New research out of the UK revelas that the first time many patients realize that diabetes can affect their kidneys is when they are referred to renal services.
The first time that many patients realize that diabetes can affect their kidneys is when they are referred to renal services, according to a multi-cultural study in the March issue of the Journal of Renal Care.
UK researchers who spoke to 48 patients with diabetes attending specialist renal services in Leicester, Luton and Ealing, discovered that awareness of the kidney risks posed by the disease was very low.
"The people we spoke to experienced feelings of surprise, fear and regret when they found out their kidney had been affected" says Professor Gurch Randhawa, Director of the Institute for Health Research at the University of Bedfordshire and an expert in diversity in public health.
"Some patients saw their kidney referral as a 'wake-up call' that they needed to manage their diabetes more seriously, while others were concerned about their lack of knowledge about the disease. What was clear was that many of the patients we spoke to were much more aware of how diabetes could affect their eyes and feet than their kidneys.
"We believe this study highlights a serious need for more information about the risks that diabetics face from kidney disease."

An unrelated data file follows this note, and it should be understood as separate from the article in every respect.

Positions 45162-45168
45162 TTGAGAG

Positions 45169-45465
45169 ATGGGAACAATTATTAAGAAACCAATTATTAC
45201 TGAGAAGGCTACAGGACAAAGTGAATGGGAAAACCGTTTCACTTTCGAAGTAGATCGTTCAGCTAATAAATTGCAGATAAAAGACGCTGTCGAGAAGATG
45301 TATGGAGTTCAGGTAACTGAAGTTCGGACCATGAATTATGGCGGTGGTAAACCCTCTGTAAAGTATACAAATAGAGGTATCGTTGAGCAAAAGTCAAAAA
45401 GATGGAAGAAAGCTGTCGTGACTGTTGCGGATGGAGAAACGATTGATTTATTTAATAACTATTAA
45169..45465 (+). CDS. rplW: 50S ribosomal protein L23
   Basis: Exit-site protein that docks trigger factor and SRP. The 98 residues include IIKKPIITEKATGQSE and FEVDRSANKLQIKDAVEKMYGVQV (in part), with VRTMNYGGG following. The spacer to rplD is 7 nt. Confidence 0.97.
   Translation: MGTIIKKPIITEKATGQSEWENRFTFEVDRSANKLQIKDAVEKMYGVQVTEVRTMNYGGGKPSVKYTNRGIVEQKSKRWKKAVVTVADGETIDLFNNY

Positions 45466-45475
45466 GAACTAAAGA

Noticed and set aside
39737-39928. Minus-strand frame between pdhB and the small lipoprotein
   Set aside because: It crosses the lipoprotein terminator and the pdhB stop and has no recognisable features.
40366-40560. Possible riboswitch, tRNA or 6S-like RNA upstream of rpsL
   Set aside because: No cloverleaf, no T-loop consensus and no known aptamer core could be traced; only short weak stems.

Professor Randhawa teamed up with research fellow Emma Wilkinson to explore any differences in the experiences, knowledge and attitudes of white patients and South Asian patients.
"Previous UK studies have identified that South Asian patients have a greater risk of developing diabetes-related end stage kidney failure" says Professor Randhawa. "Despite this, there is growing evidence that they tend to be referred later for renal care and are more likely to be lost to follow-up."
The 23 South Asian patients and 25 white patients who took part in the study were aged between 34 and 79 - with an average age of just over 70. All had type 2 diabetes and had been accepted for clinical review at a specialist renal department. They had been diagnosed with diabetes for between six months and 40 years, with an average time since diagnosis of just under 15 years. Male patients accounted for 61 per cent of the South Asian group and 64 per cent of the white group.
Key findings of the study, which was funded by Kidney Research UK and the Big Lottery Fund, included:
"Our research shows that low awareness and lack of information about kidney problems are common in both the South Asian and white patients we spoke to" says Professor Randhawa. "In some cases this was exacerbated by language barriers.
"The findings also demonstrate that the long-term educational needs of patients who have had diabetes for many years are just as important as the need to make newly diagnosed patients aware of all the health risks they face."